Dr Chou Weichiang received his PhD from Tsing Hua University in Hsinchu, Taiwan, in 2008. Prior to his appointment at the Hong Kong Palace Museum, he served as Associate Curator at the Palace Museum, Taipei, where he curated numerous exhibitions, including “Treasures from Heaven: A Special Exhibition of Artifacts from the Holy See” and “Portrayals from a Brush Divine: A Special Exhibition on the Tricentennial of Giuseppe Castiglione's Arrival in China”. His research focuses on the history of technology, Chinese diplomatic history, military history, as well as historical GIS applications and museum studies. Dr Chou has authored two monographs on military history, The Frankish Breech Loader in China and Battlewagons in Ming China. In addition, he has compiled a wide variety of publications on Qing historical and archival documents.

 

Mr Lyu Chenglong, Research Fellow and Director, Department of Antiquities, Palace Museum
Mr Lyu Chenglong holds a number of significant positions at the Palace Museum, including Research Fellow, Member of the Academic Committee, Director of the Department of Antiquities, and Director of the Ceramics Research Institute. He received his education in the Engineering Department of the Jingdezhen Ceramic Institute, and later in the MA programme on Qing history jointly offered by the Renmin University and the Palace Museum. A leading expert in the identification, exhibition, and care of ancient ceramics, Lyu mainly researches ceramic technologies and the evolution of ceramic forms and decoration. He has published and edited over twenty books and authored more than one hundred scholarly papers and other articles. Lyu has also conducted field work at a few dozen kiln sites in China. He has served as speaker and visiting scholar in the United States, Germany, France, Turkey, Hong Kong, Macao, and Taiwan.

 

Ms Teng Shu-p'ing, former Chief Curator, Department of Antiquities, Palace Museum, Taipei
Ms Teng Shu-p’ing is the former Chief Curator of the Department of Antiquities, Palace Museum, Taipei. She attained her master’s degree in history from Taiwan University while working as an assistant to the celebrated archaeologist, Dr Li Ji, at the Institute of History and Philology, Academia Sinica. She began her career at the Palace Museum, Taipei in 1974 and was appointed the Chief Curator of the Department of Antiquities in 2007. She retired from Palace Museum, Taipei in 2013 and joined Peking University as a visiting scholar in 2017. Teng has published prolifically in the areas of ancient Chinese jades and prehistoric art, including over ten books, two hundred research papers and articles. Her key works include Neolithic Jades in the Collection of the Palace Museum, Taipei, 1999 Collectors’ Exhibition of Archaic Chinese Jades, Exquisite Beauty: Islamic Jades, New Interpretations of Ancient Jades: Essays on Prehistoric Chinese Jades, and The Wisdom and Ignorance of Emperor Qianlong: Perceptions on Ancient Jade as Viewed Through His Poems. She is now in the process of publishing the second volume of the Select Jades in the Palace Museum, Taipei series, the first volume of which was published in 2019.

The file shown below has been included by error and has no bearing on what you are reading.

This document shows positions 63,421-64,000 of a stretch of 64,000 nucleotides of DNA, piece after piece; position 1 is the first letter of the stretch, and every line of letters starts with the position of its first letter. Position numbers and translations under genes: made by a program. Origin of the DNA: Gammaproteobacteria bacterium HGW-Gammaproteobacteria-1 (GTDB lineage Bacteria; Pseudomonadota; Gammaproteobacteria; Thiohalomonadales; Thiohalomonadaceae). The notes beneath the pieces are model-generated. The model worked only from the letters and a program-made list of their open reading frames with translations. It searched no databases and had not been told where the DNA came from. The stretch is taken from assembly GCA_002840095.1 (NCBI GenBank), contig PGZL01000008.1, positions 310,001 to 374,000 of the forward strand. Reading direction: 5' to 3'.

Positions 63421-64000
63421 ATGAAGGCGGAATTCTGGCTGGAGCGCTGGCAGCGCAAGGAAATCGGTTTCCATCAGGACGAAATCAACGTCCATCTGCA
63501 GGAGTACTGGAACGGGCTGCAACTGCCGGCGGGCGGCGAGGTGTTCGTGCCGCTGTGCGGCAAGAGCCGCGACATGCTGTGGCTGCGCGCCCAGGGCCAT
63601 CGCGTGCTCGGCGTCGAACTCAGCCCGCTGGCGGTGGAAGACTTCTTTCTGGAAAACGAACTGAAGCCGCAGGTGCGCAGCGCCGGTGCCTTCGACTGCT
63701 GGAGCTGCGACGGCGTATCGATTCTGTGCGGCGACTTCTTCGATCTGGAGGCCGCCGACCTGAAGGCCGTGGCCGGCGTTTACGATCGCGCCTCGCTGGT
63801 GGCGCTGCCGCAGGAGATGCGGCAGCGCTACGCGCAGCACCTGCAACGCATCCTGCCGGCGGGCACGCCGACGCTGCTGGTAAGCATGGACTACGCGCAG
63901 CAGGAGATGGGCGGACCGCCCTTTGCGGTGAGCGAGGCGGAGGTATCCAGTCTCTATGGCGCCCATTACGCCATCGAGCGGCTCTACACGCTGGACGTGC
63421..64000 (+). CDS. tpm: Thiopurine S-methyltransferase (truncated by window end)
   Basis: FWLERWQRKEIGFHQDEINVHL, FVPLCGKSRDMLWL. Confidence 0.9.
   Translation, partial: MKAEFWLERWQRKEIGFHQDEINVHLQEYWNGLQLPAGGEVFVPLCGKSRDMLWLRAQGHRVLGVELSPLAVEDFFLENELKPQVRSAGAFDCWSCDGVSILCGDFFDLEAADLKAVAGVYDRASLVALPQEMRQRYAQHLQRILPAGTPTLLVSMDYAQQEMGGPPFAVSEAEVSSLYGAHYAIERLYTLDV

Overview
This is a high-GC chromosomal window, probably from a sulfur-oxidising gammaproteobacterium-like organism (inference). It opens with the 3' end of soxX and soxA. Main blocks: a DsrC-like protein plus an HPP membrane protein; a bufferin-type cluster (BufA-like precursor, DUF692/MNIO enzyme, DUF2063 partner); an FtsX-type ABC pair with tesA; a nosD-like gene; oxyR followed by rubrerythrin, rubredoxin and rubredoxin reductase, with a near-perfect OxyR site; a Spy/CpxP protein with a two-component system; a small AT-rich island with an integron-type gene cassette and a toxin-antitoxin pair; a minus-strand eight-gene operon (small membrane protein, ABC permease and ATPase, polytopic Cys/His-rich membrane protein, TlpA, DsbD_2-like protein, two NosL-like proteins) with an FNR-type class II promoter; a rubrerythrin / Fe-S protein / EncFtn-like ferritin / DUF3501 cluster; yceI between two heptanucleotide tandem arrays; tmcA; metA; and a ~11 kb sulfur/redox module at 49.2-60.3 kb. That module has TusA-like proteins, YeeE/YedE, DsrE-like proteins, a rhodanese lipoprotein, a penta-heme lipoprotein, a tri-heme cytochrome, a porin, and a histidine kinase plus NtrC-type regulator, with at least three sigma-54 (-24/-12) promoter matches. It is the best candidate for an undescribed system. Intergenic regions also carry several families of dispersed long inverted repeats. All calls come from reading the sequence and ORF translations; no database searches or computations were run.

Remarks

 

About the Hong Kong Palace Museum
The Hong Kong Palace Museum aspires to become one of the world's leading cultural institutions committed to the study and appreciation of Chinese art and culture, while advancing dialogue among world civilisations through international partnerships. Scheduled to open in July 2022, the Museum is a collaborative project between the West Kowloon Cultural District Authority and the Palace Museum. The capital cost of the Museum is fully funded by a donation of HK$3.5 billion from The Hong Kong Jockey Club Charities Trust.

 

Embracing new curatorial approaches, the Museum will offer a Hong Kong perspective and a global vision, presenting the finest objects from the Palace Museum and other important cultural institutions around the world. Through innovative research and travelling exhibitions, as well as educational, cultural, and professional exchange programmes, the Museum will build international partnerships and help position Hong Kong as a hub for art and cultural exchanges between China and the rest of the world. As a world-class institution, the Museum is, at heart, a cultural resource that belongs to the community of Hong Kong. And as a dynamic platform, it will inspire community engagement, foster dialogue and partnerships, and promote creativity and interdisciplinary collaboration. 
https://www.westkowloon.hk/en/hkpm

 

About the West Kowloon Cultural District
The West Kowloon Cultural District is one of the largest and most ambitious cultural projects in the world. Its vision is to create a vibrant new cultural quarter for Hong Kong on forty hectares of reclaimed land located alongside Victoria Harbour. With a varied mix of theatres, performance spaces, and museums, the West Kowloon Cultural District will produce and host world-class exhibitions, performances and cultural events, providing twenty-three hectares of public open space, including a two-kilometre waterfront promenade.